IASH-Alwaleed Research Fellow, July - December 2020
Project: Diversity, Heritage, and Belonging: Spaces of Religious Entanglement in Scotland
My research focuses on religion, diversity and heritage in Europe, with a focus on Christianity and Islam. I obtained a PhD in Anthropology from the Vrije Universiteit in Amsterdam (2015) based on an ethnographic study of religious commitment among young, revivalist-oriented Protestant Christians and Sunni Muslims in the Netherlands. Subsequently, I conducted postdoctoral research at Utrecht University, studying the abandonment and repurposing of church buildings in the Netherlands. In 2018 I moved to Edinburgh to join the Institute for Advanced Studies in the Humanities as a postdoctoral research fellow (October 2018-July 2019), followed by a visiting fellowship at the Alwaleed Centre for the Study of Islam in the Contemporary World (August 2019-June 2020).
My monograph Young Muslims and Christians in a Secular Europe: Pursuing Religious Commitment in the Netherlands is forthcoming with Bloomsbury. Other publications include the co-edited volume Straying from the Straight Path: How Senses of Failure Invigorate Lived Religion (Berghahn, 2018) and the (open access) special section ‘Bridging Divisions in the Anthropology of Religion: Comparing Muslims and Christians in Shared Social Contexts’ in Social Analysis (2020). I have also participated in the production of the (digital) exhibition The Urban Sacred. For a full list and access to my publications please see my Academia page.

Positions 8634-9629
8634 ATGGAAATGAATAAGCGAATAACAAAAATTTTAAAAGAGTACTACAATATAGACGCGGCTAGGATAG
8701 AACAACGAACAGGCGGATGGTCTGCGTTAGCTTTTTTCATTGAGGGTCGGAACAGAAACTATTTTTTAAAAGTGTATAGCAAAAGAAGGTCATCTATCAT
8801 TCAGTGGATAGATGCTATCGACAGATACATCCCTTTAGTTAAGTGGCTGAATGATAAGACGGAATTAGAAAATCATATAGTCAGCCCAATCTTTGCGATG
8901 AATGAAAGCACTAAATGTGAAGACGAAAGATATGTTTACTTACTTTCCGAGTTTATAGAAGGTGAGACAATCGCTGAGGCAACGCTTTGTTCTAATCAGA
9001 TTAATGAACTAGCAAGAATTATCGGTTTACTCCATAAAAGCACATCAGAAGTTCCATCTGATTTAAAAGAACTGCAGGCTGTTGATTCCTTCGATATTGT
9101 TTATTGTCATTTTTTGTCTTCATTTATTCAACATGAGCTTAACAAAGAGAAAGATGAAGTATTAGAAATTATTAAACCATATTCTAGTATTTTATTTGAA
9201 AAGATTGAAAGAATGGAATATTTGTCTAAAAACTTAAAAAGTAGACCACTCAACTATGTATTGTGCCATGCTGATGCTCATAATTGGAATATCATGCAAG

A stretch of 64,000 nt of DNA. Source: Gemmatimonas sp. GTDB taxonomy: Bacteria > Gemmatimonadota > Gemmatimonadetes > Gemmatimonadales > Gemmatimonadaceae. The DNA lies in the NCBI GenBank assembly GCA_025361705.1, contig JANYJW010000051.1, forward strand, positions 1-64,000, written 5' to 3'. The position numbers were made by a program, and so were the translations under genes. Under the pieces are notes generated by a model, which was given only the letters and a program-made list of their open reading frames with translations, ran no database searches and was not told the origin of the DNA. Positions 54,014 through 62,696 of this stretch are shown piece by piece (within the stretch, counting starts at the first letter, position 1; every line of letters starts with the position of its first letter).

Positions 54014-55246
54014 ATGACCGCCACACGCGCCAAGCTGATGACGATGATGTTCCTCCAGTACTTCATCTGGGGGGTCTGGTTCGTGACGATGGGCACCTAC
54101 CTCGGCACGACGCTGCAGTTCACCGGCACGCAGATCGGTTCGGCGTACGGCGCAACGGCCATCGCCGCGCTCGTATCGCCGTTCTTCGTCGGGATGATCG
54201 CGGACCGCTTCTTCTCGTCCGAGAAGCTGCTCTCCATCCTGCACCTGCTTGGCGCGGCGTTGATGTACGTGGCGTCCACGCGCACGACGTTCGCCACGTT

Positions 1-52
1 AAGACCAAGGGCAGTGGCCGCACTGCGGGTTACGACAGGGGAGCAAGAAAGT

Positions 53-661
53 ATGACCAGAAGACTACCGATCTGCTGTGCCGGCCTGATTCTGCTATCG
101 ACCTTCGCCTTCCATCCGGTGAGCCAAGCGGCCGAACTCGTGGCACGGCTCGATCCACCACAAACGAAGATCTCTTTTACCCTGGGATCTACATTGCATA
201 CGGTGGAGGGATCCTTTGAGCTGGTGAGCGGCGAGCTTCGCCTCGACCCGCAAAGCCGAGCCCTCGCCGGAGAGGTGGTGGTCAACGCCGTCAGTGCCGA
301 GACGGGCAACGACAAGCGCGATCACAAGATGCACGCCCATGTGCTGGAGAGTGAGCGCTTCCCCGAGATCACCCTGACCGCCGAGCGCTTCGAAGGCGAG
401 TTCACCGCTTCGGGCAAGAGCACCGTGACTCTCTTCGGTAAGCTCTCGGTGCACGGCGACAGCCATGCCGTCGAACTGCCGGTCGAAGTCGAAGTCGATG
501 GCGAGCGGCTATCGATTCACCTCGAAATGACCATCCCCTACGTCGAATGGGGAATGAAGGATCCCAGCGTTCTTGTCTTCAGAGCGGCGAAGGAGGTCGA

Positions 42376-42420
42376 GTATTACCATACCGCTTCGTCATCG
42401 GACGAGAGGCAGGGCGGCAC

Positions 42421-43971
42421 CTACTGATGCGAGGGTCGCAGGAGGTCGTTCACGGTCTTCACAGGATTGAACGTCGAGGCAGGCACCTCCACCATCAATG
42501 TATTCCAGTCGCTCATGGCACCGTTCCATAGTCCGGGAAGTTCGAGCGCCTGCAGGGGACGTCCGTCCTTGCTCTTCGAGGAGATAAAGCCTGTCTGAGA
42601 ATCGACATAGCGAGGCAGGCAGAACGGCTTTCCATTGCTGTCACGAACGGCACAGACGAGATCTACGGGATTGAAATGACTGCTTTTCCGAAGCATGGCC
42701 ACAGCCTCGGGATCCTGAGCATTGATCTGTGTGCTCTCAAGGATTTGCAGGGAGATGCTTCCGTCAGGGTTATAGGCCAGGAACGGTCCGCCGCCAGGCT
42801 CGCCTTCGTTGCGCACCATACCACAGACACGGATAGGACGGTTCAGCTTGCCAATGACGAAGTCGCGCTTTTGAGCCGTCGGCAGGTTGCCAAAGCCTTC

My current project at IASH engages European debates about Islam on the one hand and Christian heritage on the other. It focuses on developing ethnographic research in Scotland on spaces of material heritage that shape and mediate interactions between Muslim communities and Christian (or, in some cases, ‘post-Christian’) ones. Potential case-studies include urban church buildings that have been repurposed as mosques and the new small mosque on the heritage-rich, predominantly Christian Isle of Lewis.